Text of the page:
President Buhari does not have any incentive to change. He has ridden roughshod over the ruling All Progressives Congress (APC), and the party is now at his beck and call. He has vaccinated the judiciary against the highest principles of juristic brilliance and independence, thus making the third arm of government to see its role as regime protection. He has done to institutions, in a democracy, what neither Ibrahim Babangida nor Sani Abacha attempted or even thought possible as military heads of state. With the massive defections depleting the leading opposition Peoples Democratic Party (PDP) of strength, courage and elected officials, executive impunity may even be rewarded at the next elections. Worse, the administration may have done a canny study of the weaknesses of the geopolitical zones to call the bluff of everyone and every region.
The Buhari administration, which is unadulteratedly core North, knows that the distrust between the Southeast and Southwest is probably stronger than the two southern regions’ antipathy towards the North. In 1959, 1966, 1979 and 1983, the Southeast spurned alliances with the Southwest and headed north. The Southwest is also too fractious and regicidal to appreciate the consequences of the withering attack on their leading politicians, thus indirectly weakening them before their enemies. And the administration also knows that the North has the population and the lack of education for its electorate to make impactful, uninformed choices. It is said of the Ottoman emperor Suleyman the Magnificent that his achievements in modernizing the empire was so solid that 100 years of inept successors could not destroy the empire. Well, just six years into his administration, President Buhari has bankrupted national values, banished the notion of Nigeria, set ethnic groups at war, and demonstrated how easily it is to move seamlessly from democracy to dictatorship. If these profound genetic mutations do not doom the country, they will at least be difficult to mitigate.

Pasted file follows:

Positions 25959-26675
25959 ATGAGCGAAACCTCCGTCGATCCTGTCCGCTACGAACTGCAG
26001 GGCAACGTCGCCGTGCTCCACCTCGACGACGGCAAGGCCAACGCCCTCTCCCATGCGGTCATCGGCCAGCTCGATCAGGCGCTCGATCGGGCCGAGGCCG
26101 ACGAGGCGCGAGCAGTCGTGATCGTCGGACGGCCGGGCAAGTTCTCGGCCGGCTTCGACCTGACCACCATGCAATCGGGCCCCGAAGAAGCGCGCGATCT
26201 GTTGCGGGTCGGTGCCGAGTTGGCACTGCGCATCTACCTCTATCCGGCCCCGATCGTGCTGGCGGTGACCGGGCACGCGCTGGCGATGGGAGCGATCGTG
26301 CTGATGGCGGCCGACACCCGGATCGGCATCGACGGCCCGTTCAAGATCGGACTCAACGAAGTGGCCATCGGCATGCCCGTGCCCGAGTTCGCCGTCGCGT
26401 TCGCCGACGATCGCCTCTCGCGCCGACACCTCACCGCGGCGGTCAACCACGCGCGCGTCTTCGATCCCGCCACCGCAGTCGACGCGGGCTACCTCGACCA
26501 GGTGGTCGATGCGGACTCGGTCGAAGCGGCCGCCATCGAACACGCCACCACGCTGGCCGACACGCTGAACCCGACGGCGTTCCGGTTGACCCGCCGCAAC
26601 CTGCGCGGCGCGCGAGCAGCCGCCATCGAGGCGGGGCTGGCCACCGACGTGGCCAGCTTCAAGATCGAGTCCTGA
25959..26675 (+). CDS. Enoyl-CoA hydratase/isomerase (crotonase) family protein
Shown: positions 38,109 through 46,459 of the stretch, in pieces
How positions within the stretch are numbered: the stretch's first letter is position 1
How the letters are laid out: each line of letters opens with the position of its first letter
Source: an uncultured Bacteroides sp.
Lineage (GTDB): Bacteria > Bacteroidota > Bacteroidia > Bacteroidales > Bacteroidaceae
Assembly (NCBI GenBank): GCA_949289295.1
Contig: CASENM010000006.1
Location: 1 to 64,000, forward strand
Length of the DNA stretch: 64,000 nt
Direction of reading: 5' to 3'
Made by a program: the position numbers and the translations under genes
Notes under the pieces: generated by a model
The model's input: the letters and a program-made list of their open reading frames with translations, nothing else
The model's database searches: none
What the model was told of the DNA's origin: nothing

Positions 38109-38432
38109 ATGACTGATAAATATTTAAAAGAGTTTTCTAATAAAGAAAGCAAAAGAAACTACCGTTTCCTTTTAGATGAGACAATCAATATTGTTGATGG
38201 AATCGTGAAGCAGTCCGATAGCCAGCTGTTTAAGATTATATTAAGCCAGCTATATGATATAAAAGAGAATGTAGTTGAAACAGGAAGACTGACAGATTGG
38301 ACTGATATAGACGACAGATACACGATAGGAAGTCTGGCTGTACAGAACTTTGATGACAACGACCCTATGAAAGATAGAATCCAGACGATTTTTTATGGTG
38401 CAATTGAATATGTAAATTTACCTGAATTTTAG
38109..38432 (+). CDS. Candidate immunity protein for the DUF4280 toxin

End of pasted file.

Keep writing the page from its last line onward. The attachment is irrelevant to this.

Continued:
*Akinlotan piece culled from The Nation